the help of the band he plotted the music in two quite distinct
At the opening he asked for the piece to be taken at Contest March
tempo which would he hoped convey an energy and give a bright opening
to the show which would immediately have the audience sit up in
their seats. An announcement that the play had started as it were.
Given that the play and its plot were well described, the feel
he wanted for the opening second act was one of a ‘boozy’
feel. Quite a different impression - an announcement by the band
that they were back but only in a context of re-introducing the
story. This was to be achieved by using the trio, now at street
tempo, but with pronounced accompaniment to emphasize the ‘swing’
in the music and given the needs of the play the march was only
taken with the first repeated section.
Staging the Whit Friday walks presented its own particular set
of problems. Firstly the director had to give a notion that the
band was travelling from village to village, secondly that the music
needed to convey an impression of continuous music and thirdly that
the actors important actions and dialogue could be heard effectively.
This is where the art of the director was at its most challenging.
The march ‘Slaidburn’ was used to compliment the scene
and the band was to march onto and around the stage at this point.
This was timed and rehearsed quite rigidly and worked out to be
a 55 bar sequence. A march does not last just 55 bars and he explained
how he came up with the answer to this directorial argument. To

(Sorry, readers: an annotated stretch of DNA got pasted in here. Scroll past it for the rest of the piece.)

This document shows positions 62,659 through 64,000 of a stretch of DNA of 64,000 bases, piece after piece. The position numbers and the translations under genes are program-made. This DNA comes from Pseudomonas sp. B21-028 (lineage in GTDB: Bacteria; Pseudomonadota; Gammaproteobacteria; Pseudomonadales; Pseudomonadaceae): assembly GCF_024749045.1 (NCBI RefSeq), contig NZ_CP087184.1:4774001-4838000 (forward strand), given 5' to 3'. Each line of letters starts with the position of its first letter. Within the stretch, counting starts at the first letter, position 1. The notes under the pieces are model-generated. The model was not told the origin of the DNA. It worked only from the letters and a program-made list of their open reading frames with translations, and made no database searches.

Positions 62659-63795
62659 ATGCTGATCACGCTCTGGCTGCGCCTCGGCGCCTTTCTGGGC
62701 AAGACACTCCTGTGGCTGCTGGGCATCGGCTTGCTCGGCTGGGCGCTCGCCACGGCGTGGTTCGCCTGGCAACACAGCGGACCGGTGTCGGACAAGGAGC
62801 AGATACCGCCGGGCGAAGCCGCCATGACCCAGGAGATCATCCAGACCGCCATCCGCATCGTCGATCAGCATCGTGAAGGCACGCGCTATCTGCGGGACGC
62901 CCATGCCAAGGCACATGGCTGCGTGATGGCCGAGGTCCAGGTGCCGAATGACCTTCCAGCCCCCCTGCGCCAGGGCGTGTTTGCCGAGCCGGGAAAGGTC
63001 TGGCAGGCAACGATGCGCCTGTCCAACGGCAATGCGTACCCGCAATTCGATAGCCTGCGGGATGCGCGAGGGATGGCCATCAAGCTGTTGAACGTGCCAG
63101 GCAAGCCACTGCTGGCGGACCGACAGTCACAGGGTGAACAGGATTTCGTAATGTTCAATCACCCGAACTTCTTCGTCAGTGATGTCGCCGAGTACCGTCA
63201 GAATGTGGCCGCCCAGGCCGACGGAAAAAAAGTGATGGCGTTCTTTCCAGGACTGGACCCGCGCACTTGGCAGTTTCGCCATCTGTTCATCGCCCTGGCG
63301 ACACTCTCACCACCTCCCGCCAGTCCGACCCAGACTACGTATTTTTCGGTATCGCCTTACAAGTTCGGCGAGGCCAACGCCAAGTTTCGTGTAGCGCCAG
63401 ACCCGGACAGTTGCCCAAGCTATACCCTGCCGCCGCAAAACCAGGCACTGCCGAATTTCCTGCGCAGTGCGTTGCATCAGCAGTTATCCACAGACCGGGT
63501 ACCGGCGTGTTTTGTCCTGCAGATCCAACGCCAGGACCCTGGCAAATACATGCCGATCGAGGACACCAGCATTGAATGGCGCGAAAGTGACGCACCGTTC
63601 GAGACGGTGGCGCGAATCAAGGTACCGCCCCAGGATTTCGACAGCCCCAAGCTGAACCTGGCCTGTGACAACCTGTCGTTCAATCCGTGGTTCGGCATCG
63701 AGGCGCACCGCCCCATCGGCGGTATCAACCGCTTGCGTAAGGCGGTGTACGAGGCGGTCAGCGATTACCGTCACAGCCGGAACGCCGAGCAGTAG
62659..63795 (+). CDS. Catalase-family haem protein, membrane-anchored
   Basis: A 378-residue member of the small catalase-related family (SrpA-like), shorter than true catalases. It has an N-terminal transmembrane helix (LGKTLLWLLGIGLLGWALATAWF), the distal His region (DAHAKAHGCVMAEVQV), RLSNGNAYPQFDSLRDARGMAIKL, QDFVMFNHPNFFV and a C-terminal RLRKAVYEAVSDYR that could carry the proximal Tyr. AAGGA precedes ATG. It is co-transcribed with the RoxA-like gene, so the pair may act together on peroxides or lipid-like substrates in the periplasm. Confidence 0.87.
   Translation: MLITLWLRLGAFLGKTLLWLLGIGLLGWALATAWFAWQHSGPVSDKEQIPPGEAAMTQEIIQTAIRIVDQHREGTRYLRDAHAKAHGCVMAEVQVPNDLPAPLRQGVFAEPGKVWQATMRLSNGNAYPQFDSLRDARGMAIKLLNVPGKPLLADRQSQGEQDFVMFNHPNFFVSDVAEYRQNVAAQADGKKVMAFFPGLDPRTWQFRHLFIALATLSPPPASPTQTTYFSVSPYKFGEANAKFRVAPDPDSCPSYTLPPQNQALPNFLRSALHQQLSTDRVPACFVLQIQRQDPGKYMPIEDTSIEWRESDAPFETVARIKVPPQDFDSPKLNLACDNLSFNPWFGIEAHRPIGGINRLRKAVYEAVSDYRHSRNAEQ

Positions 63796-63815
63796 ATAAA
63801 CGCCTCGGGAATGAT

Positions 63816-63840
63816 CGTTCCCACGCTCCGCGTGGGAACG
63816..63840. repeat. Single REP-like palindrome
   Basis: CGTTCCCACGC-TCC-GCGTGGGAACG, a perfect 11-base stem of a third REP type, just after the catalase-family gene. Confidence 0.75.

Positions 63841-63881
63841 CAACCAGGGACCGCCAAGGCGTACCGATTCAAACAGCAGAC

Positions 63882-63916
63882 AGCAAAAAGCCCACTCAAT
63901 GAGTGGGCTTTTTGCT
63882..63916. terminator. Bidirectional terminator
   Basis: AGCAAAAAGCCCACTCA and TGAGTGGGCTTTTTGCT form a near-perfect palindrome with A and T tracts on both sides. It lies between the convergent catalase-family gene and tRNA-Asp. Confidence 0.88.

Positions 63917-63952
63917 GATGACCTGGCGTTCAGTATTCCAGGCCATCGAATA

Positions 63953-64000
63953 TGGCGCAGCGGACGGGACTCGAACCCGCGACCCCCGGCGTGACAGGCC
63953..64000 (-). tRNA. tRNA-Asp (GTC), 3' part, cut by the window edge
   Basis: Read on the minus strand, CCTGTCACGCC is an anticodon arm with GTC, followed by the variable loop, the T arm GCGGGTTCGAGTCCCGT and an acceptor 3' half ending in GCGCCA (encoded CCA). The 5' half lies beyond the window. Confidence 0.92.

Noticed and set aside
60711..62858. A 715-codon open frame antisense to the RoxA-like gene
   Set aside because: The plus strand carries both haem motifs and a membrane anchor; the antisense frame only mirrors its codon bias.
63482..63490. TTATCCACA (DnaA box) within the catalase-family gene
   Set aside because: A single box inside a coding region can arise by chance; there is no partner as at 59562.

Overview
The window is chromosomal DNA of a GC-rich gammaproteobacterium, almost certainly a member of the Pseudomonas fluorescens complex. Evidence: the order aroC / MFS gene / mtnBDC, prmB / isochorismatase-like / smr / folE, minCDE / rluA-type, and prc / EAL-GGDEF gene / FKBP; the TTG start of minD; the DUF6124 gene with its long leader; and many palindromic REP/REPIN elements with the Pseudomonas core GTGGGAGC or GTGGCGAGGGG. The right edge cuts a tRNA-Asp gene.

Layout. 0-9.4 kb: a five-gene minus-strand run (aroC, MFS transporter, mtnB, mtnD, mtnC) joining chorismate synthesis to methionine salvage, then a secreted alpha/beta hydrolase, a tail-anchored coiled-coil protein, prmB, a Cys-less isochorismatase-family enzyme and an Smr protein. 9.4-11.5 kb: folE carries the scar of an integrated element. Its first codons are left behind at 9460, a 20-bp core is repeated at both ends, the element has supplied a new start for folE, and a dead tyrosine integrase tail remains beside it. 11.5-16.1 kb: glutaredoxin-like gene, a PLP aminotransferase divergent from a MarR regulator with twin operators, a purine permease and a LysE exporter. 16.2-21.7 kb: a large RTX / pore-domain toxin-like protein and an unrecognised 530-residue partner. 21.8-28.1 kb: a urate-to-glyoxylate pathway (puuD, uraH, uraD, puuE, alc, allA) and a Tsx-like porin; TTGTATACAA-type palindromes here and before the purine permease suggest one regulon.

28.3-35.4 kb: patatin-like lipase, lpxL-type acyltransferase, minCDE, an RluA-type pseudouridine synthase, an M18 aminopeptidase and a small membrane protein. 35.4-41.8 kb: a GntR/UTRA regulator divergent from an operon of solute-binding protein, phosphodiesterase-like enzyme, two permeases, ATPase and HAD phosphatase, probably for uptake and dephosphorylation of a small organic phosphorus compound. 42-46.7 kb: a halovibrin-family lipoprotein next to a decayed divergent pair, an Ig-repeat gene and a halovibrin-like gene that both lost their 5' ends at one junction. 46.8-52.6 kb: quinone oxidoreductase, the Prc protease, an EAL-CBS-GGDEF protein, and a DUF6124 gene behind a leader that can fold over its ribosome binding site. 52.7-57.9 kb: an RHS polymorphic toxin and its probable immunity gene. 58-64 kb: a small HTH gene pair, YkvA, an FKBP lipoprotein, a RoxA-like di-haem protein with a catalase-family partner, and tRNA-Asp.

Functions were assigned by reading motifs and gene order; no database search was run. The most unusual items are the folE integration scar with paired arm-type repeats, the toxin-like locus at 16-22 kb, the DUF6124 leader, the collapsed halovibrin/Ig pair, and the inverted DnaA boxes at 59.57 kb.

give the impression of continuous music the basses were asked to
carry on playing, even in the wings, so that a low steady pulse
of music was maintained. A serious ask for the basses who had to
play in an area of obviously very low lighting. This allowed the
director the scope to focus attention on the scenario being conducted
in the auditorium whilst keeping alive the Whit Friday atmosphere
before the band once more emerged from the wings. Only on the final
sequence was the march given more length as the scene allowed for
more front of house action.
To round out the session Neale turned his attention to that in
and around a hospital setting. The play called for the music ‘Danny
Boy’ to be played whilst the character of Musical Director,
Danny, was being nursed in a nearby ward.
This presented the director with a particular challenge in ensuring
that the dialogue and poignant atmosphere be conveyed and yet the
music was to be in the audience consciousness at all times. Here
the director turned to the use of a smaller twelve-piece ensemble
and quartet section in order to maintain the important ambiance
for the scene. The quartet of horn, baritone, euphonium and bass
was used at pp for nine bars, which gave enough time for the dialogue
and atmosphere to be created, before the band moved into a tutti
passage with the cornets giving the music lift after the subdued
With that our time drew to an end and we thanked Neale Birch for
taking the time to explain and allow us the chance to question him
on the important part the director played in bringing this particular
stage version to life in a rewarding and sensitive style. Mind you
not before he took the time to thank the bands for their wonderful
playing and faultless contribution to the play.
The production continues in Birmingham until 21st June 2003
Stourport-on-Severn (29 May – 7 Jun)
City of Birmingham (10 – 14 Jun)
Jackfield Elcock Reisen (17 – 21 Jun)
With thanks to Neale Birch, Director - ‘Brassed Off’